Cleve Gibbon

content management, content modelling, digital ecosystems, technology evangelist.

The Information Architect and The Developer

About 10 years ago I was brought into a digital agency, with a burgeoning technology arm, to help them get better at delivering websites. At first, I was sat with the web developers, but over time my audience widened to include both Information Architects and Designers. That’s when the sparks started to fly and I was plunged head first into the world of mutual disrespect between all parties.

Things have moved on (a little) since then but I would like to share some of things I learnt back then, and mix that in with what I still see today. If you have any thoughts in and around this area, I would love to hear them. Be sure to let me know from which vantage point you’re coming from when commenting though… šŸ™‚

10 years ago…

Developers on IAs

Information Architects, formerly known as Experience Architects where regarded as fundamentally lazy by developers. I clearly remember a developer summing up what they thought of IAs:

God damnedĀ time munchers. All they do is talk and draw. The stuff they deliver is simple, incomplete, but above all something my grandmother could knock up on the way to collecting her pension. They take forever to create, and I use the term ‘create’ in the loosest sense, stuff that leaves precious little for us to do theĀ real workĀ and deliver the web site. What a joke!

Then there was the money. IAs were billed out at higher rates than developers. Everyone knew this. This left developers feeling devalued in the eyes of their customers. This only served to fuel their resentment of IAs.

This was not productive.

IAs on Developers

There was an air of arrogance and self-importance that flowed through the IA camp. Developers didn’t get websites. That was the mantra. They built them to order and it is us, the IAs, that were responsible for bringing order from the chaos. We know what the customer wants. A senior IA told me back then:

People, well developers, don’t understand what we do. That’s okay. I don’t expect them to. But I do expect a certain level of professionalism from them. It’s like working with kids. I don’t have time for this.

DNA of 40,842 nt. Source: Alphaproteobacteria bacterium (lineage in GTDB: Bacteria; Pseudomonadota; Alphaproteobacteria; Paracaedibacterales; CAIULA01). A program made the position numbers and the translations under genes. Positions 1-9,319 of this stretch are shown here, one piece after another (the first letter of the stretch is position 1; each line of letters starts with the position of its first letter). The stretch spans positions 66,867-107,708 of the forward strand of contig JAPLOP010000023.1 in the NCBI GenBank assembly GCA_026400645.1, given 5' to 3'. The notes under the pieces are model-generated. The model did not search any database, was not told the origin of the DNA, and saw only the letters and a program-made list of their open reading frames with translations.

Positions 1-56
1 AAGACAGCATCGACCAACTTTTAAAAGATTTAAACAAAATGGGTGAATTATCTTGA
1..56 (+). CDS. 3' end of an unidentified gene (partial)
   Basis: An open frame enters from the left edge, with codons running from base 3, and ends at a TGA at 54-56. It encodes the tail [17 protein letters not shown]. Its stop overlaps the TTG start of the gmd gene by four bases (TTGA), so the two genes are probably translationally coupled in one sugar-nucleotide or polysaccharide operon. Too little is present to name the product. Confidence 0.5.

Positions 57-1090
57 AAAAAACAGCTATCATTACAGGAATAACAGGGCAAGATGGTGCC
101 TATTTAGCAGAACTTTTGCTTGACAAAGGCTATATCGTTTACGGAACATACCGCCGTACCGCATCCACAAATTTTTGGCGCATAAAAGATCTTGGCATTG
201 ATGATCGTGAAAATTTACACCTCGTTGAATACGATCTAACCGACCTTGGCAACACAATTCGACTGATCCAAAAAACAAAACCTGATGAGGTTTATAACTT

Fact. The IAs were closer to the customer. Fact. IAs understood the challenges facing customers. Fact. This was NOT communicated downstream. Developers were seen as people lower down the food chain. As a result, IA deliverables were treated with skepticism and often dismissed out of hand.

This was not productive.

Present Day…

This still goes on. But IAs are now common place. I value, depend and actively seek out IA. It’s not optional. However, developers need to understand more about IA and IA need to actively reach out to developers. They have a lot in common.

It’s funny that sometimes when I meet new IAs and/or read about IA, they still feel the need to justify their existence. When you spend an eternity bringing order out of chaos, where the deliverables are simple, and nobody appreciates/values the effort expended in getting there, it’s tough. However, this has been something developers have been dealing with for decades. The complexity required to model software systems that a customer values is a thankless task. For IAs, developers are downstream in the process. They have not participated and/or understand the reasoning behind key information-based decisions, and as a result are the ones that don’t appreciate their work.

Content Strategy

I’m becoming more and more addicted to content strategy. The only way for IAs, developers and designers can move towards having a mutual respect and/or work more effectively together is to bring them closer together. A content strategy does just that. Unfortunately, I see very few customers with a content strategy. Also, most customers bring in the technology solution at the end, when all the key decisions have been made. The challenge is to educate customers and upstream disciplines, such as IA and creative to bring key project stakeholders to the party early. When that happens, customers get better value for money, and less waste spent on re-work.

Category: content architecture, content strategy


2 Responses

  1. BT says:

    You Said, “Also, most customers bring in the technology solution at the end, when all the key decisions have been made.”

    Are you suggesting we bring in the technology solution at the beginning? middle? Also, shouldn’t a certain amount of strategy and architecture be done before the solution is considered?

  2. cleve says:

    Thanks for replying BT. The point I was trying to get across is that the technology decisions should be left until the end, but as you rightly point out, they shouldn’t be used to prematurely influence the strategy.

    Ideally, the approach should be a healthy mix of tech, business, ux and content, delivery in small batches, where organisations think big, but start small. Do the blue sky thinking but then ground it in reality.

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About Cleve Gibbon

I'm a technologist passionate about enabling consumers, employees, and clients do more with less, whilst having fun at the same time.

My sort of up-to-date cv tells you my past, linked in shows you my professional network and on twitter you can find out what I'm currently doing.